For domestic and migrant workers, sexual harassment is the most peculiar for various reasons. The workplace for millions of domestic workers is also their bosses’ private home and space. A domestic worker who works alone in someone’s home becomes her own shop steward. It’s difficult for her to report abuses because she’d be accusing a perpetrator who’s in his or her own house and therefore in a more powerful position. And often the perpetrator of sexual harassment is the madam’s husband or a family relative. Because the domestic worker is the outsider, the madam might not automatically believe the allegation and act on it. Also, care work in itself isn’t valued by everyone, meaning you’re likely dealing with a boss who thinks the domestic worker should feel lucky to have the job. When this worker manages to lodge the case at the workplace, the union or a police station, she’ll then experience secondary victimisation.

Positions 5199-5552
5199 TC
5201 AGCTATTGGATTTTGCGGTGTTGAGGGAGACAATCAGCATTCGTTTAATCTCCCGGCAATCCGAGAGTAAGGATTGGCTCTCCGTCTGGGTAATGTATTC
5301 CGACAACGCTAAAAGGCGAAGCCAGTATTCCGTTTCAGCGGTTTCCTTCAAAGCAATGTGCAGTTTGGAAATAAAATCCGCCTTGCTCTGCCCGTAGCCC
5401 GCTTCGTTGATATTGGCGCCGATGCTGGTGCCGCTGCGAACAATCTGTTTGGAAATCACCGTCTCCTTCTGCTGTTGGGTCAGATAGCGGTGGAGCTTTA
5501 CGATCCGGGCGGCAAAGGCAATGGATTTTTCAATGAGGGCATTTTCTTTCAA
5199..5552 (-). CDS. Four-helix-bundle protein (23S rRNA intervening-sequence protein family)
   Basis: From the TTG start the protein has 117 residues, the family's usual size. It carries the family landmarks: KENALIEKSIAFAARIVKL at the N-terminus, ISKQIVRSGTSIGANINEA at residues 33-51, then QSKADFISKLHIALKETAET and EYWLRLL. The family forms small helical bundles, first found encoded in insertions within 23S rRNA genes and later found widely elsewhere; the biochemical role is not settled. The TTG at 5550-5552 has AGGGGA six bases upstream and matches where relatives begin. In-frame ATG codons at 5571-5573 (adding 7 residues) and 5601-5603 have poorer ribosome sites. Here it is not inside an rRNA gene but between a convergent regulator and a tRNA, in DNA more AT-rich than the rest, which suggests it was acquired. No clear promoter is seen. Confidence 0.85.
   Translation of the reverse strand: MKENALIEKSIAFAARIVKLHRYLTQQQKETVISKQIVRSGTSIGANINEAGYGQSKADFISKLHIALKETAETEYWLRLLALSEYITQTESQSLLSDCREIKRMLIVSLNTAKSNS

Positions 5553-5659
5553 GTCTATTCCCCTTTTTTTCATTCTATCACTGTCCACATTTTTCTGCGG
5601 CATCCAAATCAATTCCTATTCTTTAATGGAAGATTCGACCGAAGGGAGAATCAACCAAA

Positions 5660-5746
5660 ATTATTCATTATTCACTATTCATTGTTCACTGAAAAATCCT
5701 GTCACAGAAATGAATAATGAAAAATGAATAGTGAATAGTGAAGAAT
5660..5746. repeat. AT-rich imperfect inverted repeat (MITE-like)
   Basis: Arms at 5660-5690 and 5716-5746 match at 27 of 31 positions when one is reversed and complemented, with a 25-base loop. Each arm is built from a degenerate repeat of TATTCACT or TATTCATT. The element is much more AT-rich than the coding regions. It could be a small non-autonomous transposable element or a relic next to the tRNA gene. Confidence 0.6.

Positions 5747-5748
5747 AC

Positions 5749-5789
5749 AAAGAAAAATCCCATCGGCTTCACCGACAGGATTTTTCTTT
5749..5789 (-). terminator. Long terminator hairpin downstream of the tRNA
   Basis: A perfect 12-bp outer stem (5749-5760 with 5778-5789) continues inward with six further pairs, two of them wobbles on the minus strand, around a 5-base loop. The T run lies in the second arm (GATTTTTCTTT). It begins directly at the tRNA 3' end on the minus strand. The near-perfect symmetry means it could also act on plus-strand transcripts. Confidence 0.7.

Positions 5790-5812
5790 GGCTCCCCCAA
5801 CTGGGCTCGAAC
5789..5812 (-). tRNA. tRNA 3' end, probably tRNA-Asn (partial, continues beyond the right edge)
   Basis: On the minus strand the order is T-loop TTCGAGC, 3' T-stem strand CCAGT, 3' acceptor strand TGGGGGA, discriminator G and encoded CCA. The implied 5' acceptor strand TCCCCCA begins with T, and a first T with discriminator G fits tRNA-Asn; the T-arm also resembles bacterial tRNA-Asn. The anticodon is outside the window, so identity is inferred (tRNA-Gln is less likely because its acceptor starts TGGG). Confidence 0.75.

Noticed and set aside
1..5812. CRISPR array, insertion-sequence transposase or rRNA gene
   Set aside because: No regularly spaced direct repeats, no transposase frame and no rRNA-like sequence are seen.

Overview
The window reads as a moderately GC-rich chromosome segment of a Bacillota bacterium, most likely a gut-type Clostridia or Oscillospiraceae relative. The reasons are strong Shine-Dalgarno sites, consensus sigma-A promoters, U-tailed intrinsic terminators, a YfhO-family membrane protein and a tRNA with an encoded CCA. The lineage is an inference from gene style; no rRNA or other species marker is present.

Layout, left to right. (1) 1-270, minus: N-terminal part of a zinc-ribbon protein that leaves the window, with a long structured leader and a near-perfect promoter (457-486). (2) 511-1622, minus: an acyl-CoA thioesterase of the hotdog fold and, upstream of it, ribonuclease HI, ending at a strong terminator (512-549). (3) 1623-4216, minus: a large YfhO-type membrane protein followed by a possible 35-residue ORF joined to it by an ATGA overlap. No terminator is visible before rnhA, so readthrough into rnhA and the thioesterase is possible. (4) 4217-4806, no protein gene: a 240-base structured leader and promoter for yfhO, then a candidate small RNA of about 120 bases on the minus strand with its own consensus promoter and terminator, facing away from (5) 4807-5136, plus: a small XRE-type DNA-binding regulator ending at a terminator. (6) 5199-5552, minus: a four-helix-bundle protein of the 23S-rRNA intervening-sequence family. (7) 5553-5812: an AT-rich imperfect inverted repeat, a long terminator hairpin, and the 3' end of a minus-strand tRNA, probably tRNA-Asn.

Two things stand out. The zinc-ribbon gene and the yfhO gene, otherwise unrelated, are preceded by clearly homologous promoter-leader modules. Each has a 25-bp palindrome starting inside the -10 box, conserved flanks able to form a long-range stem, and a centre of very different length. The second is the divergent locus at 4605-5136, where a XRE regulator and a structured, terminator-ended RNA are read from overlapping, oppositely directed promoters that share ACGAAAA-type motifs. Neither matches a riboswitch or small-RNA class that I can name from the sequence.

Migrant workers are reluctant to approach authorities and report the harassment because they might not have the legally-required permits. When there’s harassment or unfair conditions, migrants often change jobs to avoid the radar of authorities and to escape callous employers. It’s a relentless cycle. The story told by one participant in our program speaks to the horrific working conditions for many migrants. She is a rape survivor who feels the nurses at the hospital denied her critical services due to xenophobia. She remembers the nurses asking her what she did to the rapists to attract such brutality. At that stage, she was victimised by the people she thought would protect her. How then can such a survivor believe it when we tell her that our constitution protects everyone? Still, we encourage survivors to report any violence so that we can connect them with relevant organisations. But, it’s not easy to find pro bono legal representation or organisations that can walk the long walk with survivors of abuse, let alone undocumented migrants.